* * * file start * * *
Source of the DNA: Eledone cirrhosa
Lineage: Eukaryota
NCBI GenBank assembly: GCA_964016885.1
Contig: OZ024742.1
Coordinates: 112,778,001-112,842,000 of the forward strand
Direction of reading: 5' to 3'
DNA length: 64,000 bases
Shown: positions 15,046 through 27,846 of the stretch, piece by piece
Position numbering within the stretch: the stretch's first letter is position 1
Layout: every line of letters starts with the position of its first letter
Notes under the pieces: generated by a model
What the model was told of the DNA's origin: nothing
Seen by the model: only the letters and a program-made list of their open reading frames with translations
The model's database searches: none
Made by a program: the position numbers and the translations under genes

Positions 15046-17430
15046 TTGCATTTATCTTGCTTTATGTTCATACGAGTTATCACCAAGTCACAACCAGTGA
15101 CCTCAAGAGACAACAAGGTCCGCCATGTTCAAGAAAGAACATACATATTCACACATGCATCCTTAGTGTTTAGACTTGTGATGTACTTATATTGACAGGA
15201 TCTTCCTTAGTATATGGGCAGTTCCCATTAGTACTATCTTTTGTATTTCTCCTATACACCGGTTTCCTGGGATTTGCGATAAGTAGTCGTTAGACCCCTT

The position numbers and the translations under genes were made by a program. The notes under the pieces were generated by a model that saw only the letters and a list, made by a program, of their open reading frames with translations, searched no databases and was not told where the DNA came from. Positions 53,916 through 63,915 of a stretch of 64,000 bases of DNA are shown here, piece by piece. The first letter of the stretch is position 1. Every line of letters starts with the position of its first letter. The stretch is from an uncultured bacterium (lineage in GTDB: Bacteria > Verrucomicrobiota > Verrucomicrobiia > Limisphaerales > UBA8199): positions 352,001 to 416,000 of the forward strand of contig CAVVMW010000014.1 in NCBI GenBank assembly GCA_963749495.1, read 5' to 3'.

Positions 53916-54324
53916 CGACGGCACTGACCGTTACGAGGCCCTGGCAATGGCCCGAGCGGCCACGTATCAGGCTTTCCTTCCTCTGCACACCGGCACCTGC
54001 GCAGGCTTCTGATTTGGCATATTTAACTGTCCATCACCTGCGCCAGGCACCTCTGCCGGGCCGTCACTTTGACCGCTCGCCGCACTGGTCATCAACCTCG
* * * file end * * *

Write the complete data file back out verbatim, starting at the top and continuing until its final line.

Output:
Source of the DNA: Eledone cirrhosa
Lineage: Eukaryota
NCBI GenBank assembly: GCA_964016885.1
Contig: OZ024742.1
Coordinates: 112,778,001-112,842,000 of the forward strand
Direction of reading: 5' to 3'
DNA length: 64,000 bases
Shown: positions 15,046 through 27,846 of the stretch, piece by piece
Position numbering within the stretch: the stretch's first letter is position 1
Layout: every line of letters starts with the position of its first letter
Notes under the pieces: generated by a model
What the model was told of the DNA's origin: nothing
Seen by the model: only the letters and a program-made list of their open reading frames with translations
The model's database searches: none
Made by a program: the position numbers and the translations under genes

Positions 15046-17430
15046 TTGCATTTATCTTGCTTTATGTTCATACGAGTTATCACCAAGTCACAACCAGTGA
15101 CCTCAAGAGACAACAAGGTCCGCCATGTTCAAGAAAGAACATACATATTCACACATGCATCCTTAGTGTTTAGACTTGTGATGTACTTATATTGACAGGA
15201 TCTTCCTTAGTATATGGGCAGTTCCCATTAGTACTATCTTTTGTATTTCTCCTATACACCGGTTTCCTGGGATTTGCGATAAGTAGTCGTTAGACCCCTT

The position numbers and the translations under genes were made by a program. The notes under the pieces were generated by a model that saw only the letters and a list, made by a program, of their open reading frames with translations, searched no databases and was not told where the DNA came from. Positions 53,916 through 63,915 of a stretch of 64,000 bases of DNA are shown here, piece by piece. The first letter of the stretch is position 1. Every line of letters starts with the position of its first letter. The stretch is from an uncultured bacterium (lineage in GTDB: Bacteria > Verrucomicrobiota > Verrucomicrobiia > Limisphaerales > UBA8199): positions 352,001 to 416,000 of the forward strand of contig CAVVMW010000014.1 in NCBI GenBank assembly GCA_963749495.1, read 5' to 3'.

Positions 53916-54324
53916 CGACGGCACTGACCGTTACGAGGCCCTGGCAATGGCCCGAGCGGCCACGTATCAGGCTTTCCTTCCTCTGCACACCGGCACCTGC
54001 GCAGGCTTCTGATTTGGCATATTTAACTGTCCATCACCTGCGCCAGGCACCTCTGCCGGGCCGTCACTTTGACCGCTCGCCGCACTGGTCATCAACCTCG